Skip to main content

Free Labor

Workfare and the Contested Language of Neoliberalism

Free Labor

Workfare and the Contested Language of Neoliberalism

One of former New York City Mayor Rudolph Giuliani’s proudest accomplishments is his expansion of the Work Experience Program, which uses welfare recipients to do routine work once done by unionized city workers. The fact that WEP workers are denied the legal status of employees and make far less money and enjoy fewer rights than do city workers has sparked fierce opposition. For antipoverty activists, legal advocates, unions, and other critics of the program this double standard begs a troubling question: are workfare participants workers or welfare recipients?

At times the fight over workfare unfolded as an argument over who had the authority to define these terms, and in Free Labor, John Krinsky focuses on changes in the language and organization of the political coalitions on either side of the debate. Krinsky’s broadly interdisciplinary analysis draws from interviews, official documents, and media reports to pursue new directions in the study of the cultural and cognitive aspects of political activism. Free Labor will instigate a lively dialogue among students of culture, labor and social movements, welfare policy, and urban political economy.

320 pages | 3 halftones, 23 line drawings | 6 x 9 | © 2007

Cognitive Science: Language

Political Science: Urban Politics

Rhetoric and Communication

Sociology: Social Change, Social Movements, Political Sociology


“Brimming with novel analyses and methodological strategies, this is one of the most significant efforts to rethink the study of collective action and political contention that we’ve had in many years. Krinsky presents both a compelling analysis of the rise of workfare as a neoliberal policy project and a fine-grained examination of the travails and partial successes of anti-WEP coalitions.”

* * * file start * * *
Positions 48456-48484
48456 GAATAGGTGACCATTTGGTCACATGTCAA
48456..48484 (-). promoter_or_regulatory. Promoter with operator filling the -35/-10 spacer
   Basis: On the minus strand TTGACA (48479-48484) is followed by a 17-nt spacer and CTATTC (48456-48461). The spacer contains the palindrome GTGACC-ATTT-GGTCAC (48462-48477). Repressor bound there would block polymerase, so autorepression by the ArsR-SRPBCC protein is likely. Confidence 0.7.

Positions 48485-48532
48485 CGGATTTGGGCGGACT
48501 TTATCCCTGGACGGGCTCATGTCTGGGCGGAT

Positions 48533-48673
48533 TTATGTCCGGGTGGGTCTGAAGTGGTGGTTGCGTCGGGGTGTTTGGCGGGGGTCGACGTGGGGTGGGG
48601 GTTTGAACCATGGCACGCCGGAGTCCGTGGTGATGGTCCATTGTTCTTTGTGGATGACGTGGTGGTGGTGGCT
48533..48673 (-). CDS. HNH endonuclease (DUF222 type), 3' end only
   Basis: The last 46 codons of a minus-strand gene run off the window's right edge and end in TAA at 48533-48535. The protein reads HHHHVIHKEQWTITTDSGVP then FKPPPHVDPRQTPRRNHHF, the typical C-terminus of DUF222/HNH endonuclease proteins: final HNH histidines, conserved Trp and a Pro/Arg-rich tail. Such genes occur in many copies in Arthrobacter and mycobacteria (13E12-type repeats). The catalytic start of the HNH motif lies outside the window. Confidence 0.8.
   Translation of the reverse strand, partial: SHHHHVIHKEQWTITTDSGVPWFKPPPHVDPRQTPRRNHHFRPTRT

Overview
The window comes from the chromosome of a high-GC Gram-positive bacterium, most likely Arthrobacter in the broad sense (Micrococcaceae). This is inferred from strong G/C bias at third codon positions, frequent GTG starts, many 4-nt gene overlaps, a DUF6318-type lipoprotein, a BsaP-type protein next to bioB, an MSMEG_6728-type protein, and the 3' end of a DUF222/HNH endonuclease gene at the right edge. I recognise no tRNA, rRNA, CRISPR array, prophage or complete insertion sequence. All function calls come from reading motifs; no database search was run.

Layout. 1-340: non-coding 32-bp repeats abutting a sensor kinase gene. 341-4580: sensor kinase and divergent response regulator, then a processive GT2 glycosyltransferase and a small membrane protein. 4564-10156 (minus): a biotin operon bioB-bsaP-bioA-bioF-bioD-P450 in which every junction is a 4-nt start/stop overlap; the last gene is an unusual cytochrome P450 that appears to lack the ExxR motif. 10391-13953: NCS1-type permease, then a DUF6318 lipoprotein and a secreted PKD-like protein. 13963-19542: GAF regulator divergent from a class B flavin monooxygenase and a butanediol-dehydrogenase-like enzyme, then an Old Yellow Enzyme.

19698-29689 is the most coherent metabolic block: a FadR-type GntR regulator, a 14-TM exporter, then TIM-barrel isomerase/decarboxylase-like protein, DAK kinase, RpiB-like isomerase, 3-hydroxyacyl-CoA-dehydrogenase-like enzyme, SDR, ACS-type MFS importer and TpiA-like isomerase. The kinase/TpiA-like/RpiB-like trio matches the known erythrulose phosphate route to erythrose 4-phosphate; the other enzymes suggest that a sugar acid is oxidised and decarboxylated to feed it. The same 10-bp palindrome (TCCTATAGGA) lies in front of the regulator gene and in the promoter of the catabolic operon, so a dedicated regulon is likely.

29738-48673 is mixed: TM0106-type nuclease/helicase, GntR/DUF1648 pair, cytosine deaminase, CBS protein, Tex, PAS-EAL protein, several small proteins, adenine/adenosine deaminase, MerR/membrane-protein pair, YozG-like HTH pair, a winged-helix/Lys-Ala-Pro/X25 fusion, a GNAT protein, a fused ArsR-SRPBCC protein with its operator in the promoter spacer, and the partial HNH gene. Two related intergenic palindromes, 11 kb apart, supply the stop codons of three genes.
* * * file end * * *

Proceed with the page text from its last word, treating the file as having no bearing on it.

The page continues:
Marc W. Steinberg, Smith College, author of Fighting Words

“Not only is workfare a critical frontier of neoliberal policy development, it has also been a zone of serial program failure, and a site of determined resistance. Free Labor presents an insightful analysis of a decade of concerted roll-backs and bitter struggles around the workfare offensive in New York City. But John Krinsky’s highly perceptive and creative book also does much more than this—helping visualize a politics of potential beyond workfare.”

Jamie Peck, University of Wisconsin–Madison, author of Workfare States

"Drawing on an ample array of official documents, media reports, interviews, and surveys, Krinsky has assembled an insightful history of a pivotal time. . . . A well-written, interdisciplinary analysis of urban political culture before 9/11/2001."


Table of Contents

List of Abbreviations
One / Free Labor?
Two / The Workfare Contract in the Workfare State
Three / The Formation of a Protest Field
Four / In the Trenches
Five / Mapping Passages through the Trenches
Six / Claims, Cognitions, and Contradictions
Seven / The Contested Language of Neoliberalism
Selected Bibliography


Be the first to know

Get the latest updates on new releases, special offers, and media highlights when you subscribe to our email lists!

Sign up here for updates about the Press